Becoming Your Own Critique Partner
By Janet Lane Walters and Jane Toombs
Zumaya Publications, September 2006
236 pages—$14.95. EBook—$6.99
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Book Review By Patricia Fry
Here’s a new book from our own Elizabeth Burton’s Zumaya Publications. But rather than the usual fantasy, thriller, historical novel or romance, this is a nonfiction book for writers of fiction. They’ve published it under their Zumaya Writer’s Workshop series.
Authors Janet Lane Walters and Jane Toombs bring to this book more than fifty years of writing experience. Their purpose is to help writers polish their novels without the help of a critique group.
How many of you rely on your critique group to help mold your novels? And how many of you have moved and lost contact with your group or watched your group dissolve over time? It can be devastating and depressing. But, according to Walters and Toombs, all is not lost. Their little book, Becoming Your Own Critique Partner, guides you in critiquing your own work. Using loads of examples throughout the book, they demonstrate the difference between show and tell, and point out when each is appropriate. They adequately cover such fiction necessities as how to naturally advance a scene, how to appropriately use senses, writing tight, point of view, pacing; and they include a lively discussion about the use of—and the avoidance of—clichés. They also provide an impressive English lesson in an easy-to-follow style.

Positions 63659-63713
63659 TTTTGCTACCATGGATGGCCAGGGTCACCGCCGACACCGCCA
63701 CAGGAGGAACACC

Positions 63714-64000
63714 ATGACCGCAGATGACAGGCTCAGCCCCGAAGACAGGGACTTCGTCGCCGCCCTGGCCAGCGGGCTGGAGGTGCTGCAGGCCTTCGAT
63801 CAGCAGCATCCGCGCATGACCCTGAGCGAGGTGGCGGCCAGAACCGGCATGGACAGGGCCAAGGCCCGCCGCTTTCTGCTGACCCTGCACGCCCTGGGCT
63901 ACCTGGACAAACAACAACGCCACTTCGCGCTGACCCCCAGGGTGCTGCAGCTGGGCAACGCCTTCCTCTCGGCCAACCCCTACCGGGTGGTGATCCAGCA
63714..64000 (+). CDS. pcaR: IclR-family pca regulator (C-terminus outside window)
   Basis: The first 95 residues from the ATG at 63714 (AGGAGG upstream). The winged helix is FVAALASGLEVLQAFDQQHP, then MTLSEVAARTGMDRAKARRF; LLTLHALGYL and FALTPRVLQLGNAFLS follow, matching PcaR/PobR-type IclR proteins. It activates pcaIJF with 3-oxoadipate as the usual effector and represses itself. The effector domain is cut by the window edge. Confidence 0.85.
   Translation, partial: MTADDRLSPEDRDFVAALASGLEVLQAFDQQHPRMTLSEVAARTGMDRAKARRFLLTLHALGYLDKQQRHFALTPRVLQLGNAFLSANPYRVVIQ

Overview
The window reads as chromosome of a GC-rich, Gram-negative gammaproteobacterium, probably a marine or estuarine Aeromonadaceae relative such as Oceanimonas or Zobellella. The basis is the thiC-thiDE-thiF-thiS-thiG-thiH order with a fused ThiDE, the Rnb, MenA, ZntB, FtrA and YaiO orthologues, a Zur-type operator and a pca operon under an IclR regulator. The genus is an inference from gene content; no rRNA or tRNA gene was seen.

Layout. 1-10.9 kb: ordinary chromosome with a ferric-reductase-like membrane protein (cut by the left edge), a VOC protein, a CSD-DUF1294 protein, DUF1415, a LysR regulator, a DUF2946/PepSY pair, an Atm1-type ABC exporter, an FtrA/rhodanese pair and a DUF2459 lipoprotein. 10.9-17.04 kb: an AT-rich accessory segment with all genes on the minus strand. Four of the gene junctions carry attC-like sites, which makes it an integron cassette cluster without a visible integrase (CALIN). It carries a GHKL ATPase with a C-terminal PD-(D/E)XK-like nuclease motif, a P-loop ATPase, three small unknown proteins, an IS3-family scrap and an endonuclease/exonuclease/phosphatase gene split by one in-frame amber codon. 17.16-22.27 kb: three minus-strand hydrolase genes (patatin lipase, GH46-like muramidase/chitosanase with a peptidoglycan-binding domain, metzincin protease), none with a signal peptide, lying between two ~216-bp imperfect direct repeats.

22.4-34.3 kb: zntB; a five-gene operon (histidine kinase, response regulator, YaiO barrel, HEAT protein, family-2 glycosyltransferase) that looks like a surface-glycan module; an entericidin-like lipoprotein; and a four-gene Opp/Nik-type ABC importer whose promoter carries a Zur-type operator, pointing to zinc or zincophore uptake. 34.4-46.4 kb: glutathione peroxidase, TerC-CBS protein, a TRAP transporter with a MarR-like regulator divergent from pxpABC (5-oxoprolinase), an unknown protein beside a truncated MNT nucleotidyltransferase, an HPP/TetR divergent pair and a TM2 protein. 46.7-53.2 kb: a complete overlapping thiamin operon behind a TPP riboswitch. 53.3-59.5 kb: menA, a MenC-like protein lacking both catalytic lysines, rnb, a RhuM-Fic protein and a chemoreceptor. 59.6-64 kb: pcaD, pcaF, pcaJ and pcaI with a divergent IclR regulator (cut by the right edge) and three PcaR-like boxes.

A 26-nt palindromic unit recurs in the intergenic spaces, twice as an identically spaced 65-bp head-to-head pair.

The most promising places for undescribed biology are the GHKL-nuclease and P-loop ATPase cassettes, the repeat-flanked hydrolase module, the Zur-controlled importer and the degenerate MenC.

I found the chapter called Modifying to Death; About Choosing When and Where to Use Adjectives and Adverbs, particularly interesting and entertaining. The authors ask, "As a reader, have you ever plowed through such heavy thickets of description you felt in need of a machete to fend off strangulation?"
They say that often this is caused by an overdose of adjectives and adverbs—also known as modifiers. They advise against using too many of these, and give examples, such as "The diminutive, tiny, little child pouted angrily." Yikes, that’s four modifiers in a seven-word sentence. As the authors indicate, the overuse of modifiers weakens a story. Their point: don’t over-modify if it makes your material too difficult to plow through.
Likewise, they give a lesson on tightening your writing by trimming away the words that pad it—repeated words, repeated scenes, etc. They tell writers to use caution with punctuation. Over-exclaiming is as destructive to a story as over-explaining.
Do you use the same words and phrases in your sentences and paragraphs or are you careful to introduce fresh ones? The authors provide excellent examples showing the difference a few new words can make in your writing.
In their book, Walters and Toombs present most of the problems fiction writers face during the writing process. Unfortunately, some novelists don’t realize that they have a problem. If you write fiction, I recommend you purchase this book and read it. You may discover a weak area in your writing style. Not only will these authors guide you in resolving the problem, they provide exercises and encourage you to practice what they preach.
Two things that would make this book even more powerful as a tool for fiction writers are an index and a resource list. But to end my review on a positive note—because I am mostly positive about this book, let me say that I particularly like that it has a hands-on, workbook element to it.